Trade Barriers: How connecting lenders and educating trade practitioners can help close the trade finance gap

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Our mantra is ‘trade finance without barriers’ – providing access to information, education and finance, helping to close down the oft-cited $1.5 trillion USD trade finance gap.”

Trade Finance Global is a platform which assists companies to access trade and receivables finance facilities through 270+ banks, funds and alternative finance houses. Also providing educational insights and guides, the organisation aims to help close the oft-cited $1.5 trillion trade finance gap. Mark Abrams, Trade Finance Director, and Deepesh Patel, Partnerships & Marketing Director, spoke to tradeXplain about their work at TFG, the trade finance gap, blockchain, and their predictions for 2020.

Q: What does Trade Finance Global do?

Mark Abrams (MA): Hi Pouya, thanks for having us on tradeXplain! Trade Finance Global (TFG) is a platform which assists companies to access trade and receivables finance facilities through 270+ banks, funds and alternative finance houses. We have around 4.1m impressions per month – that’s 120k readers and 11k businesses from 187 countries using TFG.

On the education side (you may have heard about ‘Trade Finance Talks’), we publish insights and guides, research and magazines, as well as a podcast and video series to help educate the market on all areas of trade, receivables and supply chain finance.

The aim of our operation is to provide cross-border trading companies (manufacturers, traders, distributors) with greater access to appropriate financing structures, to facilitate an increased volume of trade (purchase, manufacture and/or sales).

Our mantra is ‘trade finance without barriers’ – providing access to information, education and finance, helping to close down the oft-cited $1.5 trillion USD trade finance gap. Broadly speaking, there are three sides to our business:

  • Education – various media channels, which provide free information and education with leading partners, through podcasts, magazines (Trade Finance Talks), video (Trade Finance Talks TV), reports and other ungated channels.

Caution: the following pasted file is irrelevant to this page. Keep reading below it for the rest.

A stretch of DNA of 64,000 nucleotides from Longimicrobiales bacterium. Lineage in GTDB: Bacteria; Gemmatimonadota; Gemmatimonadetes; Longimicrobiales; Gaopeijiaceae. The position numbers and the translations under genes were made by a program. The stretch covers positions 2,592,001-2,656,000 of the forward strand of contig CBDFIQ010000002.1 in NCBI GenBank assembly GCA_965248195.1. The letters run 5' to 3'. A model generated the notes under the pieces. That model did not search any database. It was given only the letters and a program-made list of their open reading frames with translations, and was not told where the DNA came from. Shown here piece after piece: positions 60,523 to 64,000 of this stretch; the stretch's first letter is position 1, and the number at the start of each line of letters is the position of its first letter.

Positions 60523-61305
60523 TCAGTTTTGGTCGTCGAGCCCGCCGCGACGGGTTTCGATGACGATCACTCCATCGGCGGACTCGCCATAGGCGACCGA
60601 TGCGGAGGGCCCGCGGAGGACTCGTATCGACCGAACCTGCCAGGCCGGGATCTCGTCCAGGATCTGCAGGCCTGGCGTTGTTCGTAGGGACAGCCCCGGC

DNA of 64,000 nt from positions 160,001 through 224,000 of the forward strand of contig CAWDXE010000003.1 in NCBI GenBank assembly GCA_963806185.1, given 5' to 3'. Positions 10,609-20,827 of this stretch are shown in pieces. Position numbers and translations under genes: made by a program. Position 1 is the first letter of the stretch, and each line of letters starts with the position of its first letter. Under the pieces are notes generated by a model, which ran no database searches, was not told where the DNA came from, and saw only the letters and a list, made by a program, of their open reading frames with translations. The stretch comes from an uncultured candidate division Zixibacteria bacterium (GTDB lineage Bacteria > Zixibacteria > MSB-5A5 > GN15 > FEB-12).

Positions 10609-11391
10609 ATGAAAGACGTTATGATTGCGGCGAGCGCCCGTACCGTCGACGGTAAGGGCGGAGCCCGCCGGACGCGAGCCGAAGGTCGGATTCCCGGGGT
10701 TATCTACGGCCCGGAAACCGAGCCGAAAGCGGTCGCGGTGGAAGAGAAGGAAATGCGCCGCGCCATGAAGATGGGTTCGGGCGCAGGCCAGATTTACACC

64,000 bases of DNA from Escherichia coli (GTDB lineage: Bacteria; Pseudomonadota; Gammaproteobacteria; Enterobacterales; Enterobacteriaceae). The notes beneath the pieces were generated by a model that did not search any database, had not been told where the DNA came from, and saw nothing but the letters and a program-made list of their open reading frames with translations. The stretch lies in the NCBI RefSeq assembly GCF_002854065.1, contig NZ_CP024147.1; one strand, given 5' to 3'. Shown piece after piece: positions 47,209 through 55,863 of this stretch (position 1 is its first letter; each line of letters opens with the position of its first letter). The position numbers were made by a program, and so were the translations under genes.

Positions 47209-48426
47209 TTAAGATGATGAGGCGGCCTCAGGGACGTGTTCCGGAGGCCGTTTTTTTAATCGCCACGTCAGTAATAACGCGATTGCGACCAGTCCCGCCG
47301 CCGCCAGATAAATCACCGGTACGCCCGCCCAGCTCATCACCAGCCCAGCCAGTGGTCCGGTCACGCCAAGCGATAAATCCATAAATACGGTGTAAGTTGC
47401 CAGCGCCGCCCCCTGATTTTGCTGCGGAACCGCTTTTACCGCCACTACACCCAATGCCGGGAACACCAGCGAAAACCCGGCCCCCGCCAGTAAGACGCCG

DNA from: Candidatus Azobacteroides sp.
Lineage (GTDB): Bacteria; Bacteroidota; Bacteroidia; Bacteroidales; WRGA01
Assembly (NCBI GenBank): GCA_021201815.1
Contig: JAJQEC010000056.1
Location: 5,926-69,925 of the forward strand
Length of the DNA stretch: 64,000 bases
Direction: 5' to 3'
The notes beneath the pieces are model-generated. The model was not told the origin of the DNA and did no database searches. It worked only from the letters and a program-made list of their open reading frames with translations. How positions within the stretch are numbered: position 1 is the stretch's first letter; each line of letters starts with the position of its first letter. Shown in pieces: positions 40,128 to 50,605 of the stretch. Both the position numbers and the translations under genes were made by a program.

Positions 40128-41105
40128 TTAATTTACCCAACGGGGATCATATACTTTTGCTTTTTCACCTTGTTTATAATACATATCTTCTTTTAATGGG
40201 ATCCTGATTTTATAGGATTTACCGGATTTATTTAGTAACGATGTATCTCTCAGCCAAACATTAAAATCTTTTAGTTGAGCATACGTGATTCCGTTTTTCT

• Finance – we have built relationships with hundreds of specialist global lenders, which are leaders within their specific niches of trade. These include banks, funds and alternative lenders.
  • Technology – our back-end tech platform intelligently matches liquidity providers with mid-market companies, based on risk, tenor, jurisdiction, product and a number of other factors. On the education/publishing side, TFG looks at market and user behaviour to dynamically produce content-on-demand, based on search trends and market movements.

Q: Given that you work with lots of liquidity providers and corporates looking for finance, how has the trade finance industry changed over the past year?

MA: Over the last year (pre-coronavirus), we saw more liquidity providers entering the trade market. We have found that the best way to facilitate the flow of this capital into the market is via partnerships with funds, asset managers, media and technology companies. Some companies have developed best in class technology while others have access to pots of liquidity, and we’ve found that collaborating can produce some incredible results.

PJ: As you know I started tradeXplain after struggling for years to find any adequate educational resources to learn about trade finance. Do you believe there is a trade finance education gap?

Deepesh Patel (DP): Yes, there’s certainly a trade education gap. And I think that is why both you and I are members of the International Trade & Forfaiting Association’s (ITFA’s) Emerging Leaders committee – aimed at providing trade professionals and emerging talent with access to networking, trade education and learning.

I certainly think that trade is perceived as a bit of a dark art – and I think that it’s important to demystify and democratise trade finance. From both the ‘financed’ and the financier perspective, breaking down the barriers and clearly explaining how pre- and post-shipment financing works can help boost trade.

So what’s the problem? According to the World Trade Organization (WTO), between 80-90% of world trade relies on some form of short-term trade finance, which typically comprises private banks, export credit agencies and development banks. However, financing trade hasn’t been so straightforward for MSMEs since the 2008 financial crisis, largely due to AML/KYC, but also due to credit ratings from an obligor’s country or the company itself. The result: a predicted $1.5 trillion trade finance gap.

At TFG, we believe that educating businesses about some of the opportunities, and financing structures, will help overcome this gap.

PJ: What is Trade Finance Talks?

DP: Good question! Trade Finance Talks is our publication and multimedia offering at TFG. A lot of trade practitioners, business owners and traders don’t have a huge amount of time to digest tonnes of content, so I guess we decided to break things down.